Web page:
The Pioneer NZ: Race of a Lifetime
“Find stunning. Find character. Find welcome. Ride beyond.”
– The Pioneer New Zealand
The Pioneer New Zealand. Epic mountain bike race. Epic scenery. Epic cause. I have been fortunate these past two years to be a part of something extremely special, and to have done some incredible events with Team PHenomenal Hope. Events that you prepare for. Events that make you push yourself to new limits, and events that make you discover something new about yourself. Yet even in the context of the past two years, this race definitely stands out as something truly memorable.
The Pioneer was more than a race. On its most basic level, it was about getting from start to finish, getting across the mountains, and being alive. It was about seizing the day, embracing the beauty and challenge of the Southern Alps of New Zealand, and riding further, longer, better than you’ve ever ridden. It was about confronting human limitations and rising above them. On another level, it was about connecting, it was about shining a spotlight on a condition few knew of, and forging new friendships, realizing that we are not alone – not in our fight against pulmonary hypertension nor when we are trying to make it up one more climb, then another, then another.
The most beautiful aspect of our trip to New Zealand might shock you. It wasn’t the glacier-topped mountains. It wasn’t the aquamarine glacier lakes. It wasn’t the expansive pristine pastures with free range fluffy sheep and cows. It wasn’t the mountain trails and babbling brooks or flowing rivers. It wasn’t the incredible blue skies, warm summer weather, or breathtaking Milky Way that each night – void of any urban light pollution – reached down and grabbed you by the collar and said “look at me.”
The most beautiful aspect of New Zealand was… the people.
Our team came together quickly for this event. It started with Hap and myself, then expanded to a second duo with Kristen and Thea. We all knew each other, through work and prior friendships and then through emails and phone calls planning how to get halfway around the world: flight reservation, bike boxes and backpacks, first aid kits and hotel reservations. But we would really get to know each other once the adventure really began.
There is a truth that comes out on the mountain.
When you’re racing day-to-day and pushing your limits up some of the steepest and longest climbs of your life, all that exists is what is right now. And I believe that in those moments when your literally existing pedal-stroke-by-pedal-stroke, with your teammate on a mountain, not only is it true bliss – even in its temporary pain or struggle – but it also allows you to find character – to see a new side not only of yourself but also of those with whom you’re racing. So my race report is really about the people with whom I raced.
Find grace. It’s about Kristen. Kristen is an avid mountain biker. She has biked the Swiss Alps. She is also fearless on the downhill, riding BMX and “shredding the gnar” like a badass. She is also a general surgeon, wife, and mom of 2 kids, who travels to Bakersfield, California multiple times per month to take care of patients, and then back to live with her family. In the midst of her incredibly complex schedule she took on training for one of the toughest stage races out there. Working with Coach Jim, she consistently got in the workouts, whether early in the morning or late at night, often going longer, “owning” the stationary bike in the Bakersfield Marriott hotel, or practicing her skills at The Wheel Mill in Pittsburgh. She was ready to race, and with Thea started out strong on the Day 1 time trial then raced a great ride on day 2, until about 2km from the finish. At that point, in the unseasonably hot summer weather the wheels came off, so to speak, and Kristen fell into the river, unable to go on. She got medical help and got cooled, but could not even walk to the finish line. After she was brought in and cooled further, her neurological symptoms of heat stroke took her out of the race. She made a full recovery, but the risk of repeat (and more serious) injury within 7-10 days was too great that she was removed from the race roster. I imagined how I’d feel after all that planning and preparation, the disappointment I’d feel. And I know she felt it too. However Kristen responded to this like a true champion. Her grace and resilience amazed me. Rather than focus on this disappointment, she focused on recovery, held her head up high, and supported her team. She focused on the patients for whom we were riding. She focused on the epic place in which we existed for 12 days. There are a lot of amazing things about Kristen, but the grace she showed in the face of this was something I will never forget.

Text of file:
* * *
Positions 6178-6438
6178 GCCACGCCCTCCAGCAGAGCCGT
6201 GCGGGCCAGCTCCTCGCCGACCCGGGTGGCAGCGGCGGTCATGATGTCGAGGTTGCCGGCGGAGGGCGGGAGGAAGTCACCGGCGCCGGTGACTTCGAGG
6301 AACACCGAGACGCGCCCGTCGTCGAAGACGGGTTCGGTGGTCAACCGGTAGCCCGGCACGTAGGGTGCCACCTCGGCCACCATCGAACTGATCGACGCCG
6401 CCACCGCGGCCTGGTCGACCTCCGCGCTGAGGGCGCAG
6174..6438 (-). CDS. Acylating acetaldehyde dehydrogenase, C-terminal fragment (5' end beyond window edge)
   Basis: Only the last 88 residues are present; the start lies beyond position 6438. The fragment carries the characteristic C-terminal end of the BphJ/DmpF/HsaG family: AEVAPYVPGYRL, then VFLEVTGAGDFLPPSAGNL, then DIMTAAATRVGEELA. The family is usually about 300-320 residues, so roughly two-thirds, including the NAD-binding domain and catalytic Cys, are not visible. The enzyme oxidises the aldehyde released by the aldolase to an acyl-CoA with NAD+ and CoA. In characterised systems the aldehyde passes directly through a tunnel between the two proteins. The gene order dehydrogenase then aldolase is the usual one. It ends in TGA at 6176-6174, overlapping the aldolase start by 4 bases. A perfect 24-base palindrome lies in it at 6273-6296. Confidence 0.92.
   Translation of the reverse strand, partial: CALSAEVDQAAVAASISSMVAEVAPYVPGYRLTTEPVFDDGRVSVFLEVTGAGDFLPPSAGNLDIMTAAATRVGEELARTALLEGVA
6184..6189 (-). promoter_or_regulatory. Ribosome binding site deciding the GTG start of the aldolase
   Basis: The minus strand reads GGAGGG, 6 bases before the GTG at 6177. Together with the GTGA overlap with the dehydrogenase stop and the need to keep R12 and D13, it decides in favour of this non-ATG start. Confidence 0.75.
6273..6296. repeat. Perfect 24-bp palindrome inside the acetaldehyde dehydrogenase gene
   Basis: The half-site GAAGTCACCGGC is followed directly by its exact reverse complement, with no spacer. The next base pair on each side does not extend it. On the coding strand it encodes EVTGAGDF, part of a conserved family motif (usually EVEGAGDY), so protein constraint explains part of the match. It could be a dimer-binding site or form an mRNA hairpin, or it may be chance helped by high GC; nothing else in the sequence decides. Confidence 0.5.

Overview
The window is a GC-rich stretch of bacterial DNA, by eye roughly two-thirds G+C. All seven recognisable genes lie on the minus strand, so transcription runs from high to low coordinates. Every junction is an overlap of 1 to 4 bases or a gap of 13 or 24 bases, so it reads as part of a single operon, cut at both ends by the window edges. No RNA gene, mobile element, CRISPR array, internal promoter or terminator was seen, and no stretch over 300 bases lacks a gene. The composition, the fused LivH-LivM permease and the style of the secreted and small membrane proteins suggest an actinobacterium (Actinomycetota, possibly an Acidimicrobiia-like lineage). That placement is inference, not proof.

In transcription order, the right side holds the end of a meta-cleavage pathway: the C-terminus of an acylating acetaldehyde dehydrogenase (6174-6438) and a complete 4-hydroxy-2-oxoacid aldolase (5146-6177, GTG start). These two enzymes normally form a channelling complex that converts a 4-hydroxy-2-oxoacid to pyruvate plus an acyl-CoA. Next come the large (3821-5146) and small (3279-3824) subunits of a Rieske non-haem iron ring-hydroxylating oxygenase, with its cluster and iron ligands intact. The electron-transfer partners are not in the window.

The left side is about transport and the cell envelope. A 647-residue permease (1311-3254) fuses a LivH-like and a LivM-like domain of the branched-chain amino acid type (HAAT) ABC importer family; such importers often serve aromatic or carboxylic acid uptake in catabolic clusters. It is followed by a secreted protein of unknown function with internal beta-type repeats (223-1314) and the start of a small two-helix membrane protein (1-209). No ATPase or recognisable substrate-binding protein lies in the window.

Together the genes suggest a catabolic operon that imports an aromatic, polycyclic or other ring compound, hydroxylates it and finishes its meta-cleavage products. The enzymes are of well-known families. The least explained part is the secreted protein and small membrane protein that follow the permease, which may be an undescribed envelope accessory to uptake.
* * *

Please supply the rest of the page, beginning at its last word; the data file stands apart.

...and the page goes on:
Find grit. It’s about Hap. My partner is well known as an incredible PH physician, academic, and many also know he’s this incredible endurance athlete and adventurer. In the past, he ran on a relay team across the USA, has run the Boston Marathon more times than he can remember, and he is now into gravel bike and mountain bike racing, in addition to downhill skiing whenever he gets the chance. The guy loves crazy races as much as I do, and shares a passion for helping the PH community that he lives every single day. But like all of us he had never raced a race like The Pioneer. And like each of us, he pushed himself to the limit in this race. When we started, he knowingly kept an eye on getting to the finish line. From all his years of ultra sports, he knew how to push himself to the edge and recover, so as to be able to stay out of the red zone and get through each stage. We did not set any speed records, but in a race that many people didn’t necessarily finish, he kept his sight on getting through each and every stage, and kept our sights on relishing it. At moments we would be climbing – either on bike or often on foot pushing our bikes, steadily forward – up these steep grades with rocks and scree, and he would look out and see the scenery and realize how special each and every moment was in that stage and in that race. Seeing him push forward, up the climbs, hearing his breathing and witnessing this persistence, well, it was remarkable the grit this guy has – the utter refusal to give up until we get to the end. Before the race and before the tough stages he would say, “We’ll do our thing. We’ll do the best we can,” and day in and day out he did just that. His grit – and unflappable attitude – seeing how he faced challenges pre-race in our organization and during the race – taught me that even when we face huge mountains – either literal or in life – if we just do not let the mountain get too large, it won’t be unconquerable. There comes a time when you just start, the clock counts down and you’re off. You do the best you can, put your heart and soul into it. And when you have grit like Hap, you’re a lot more likely to get to the finish line.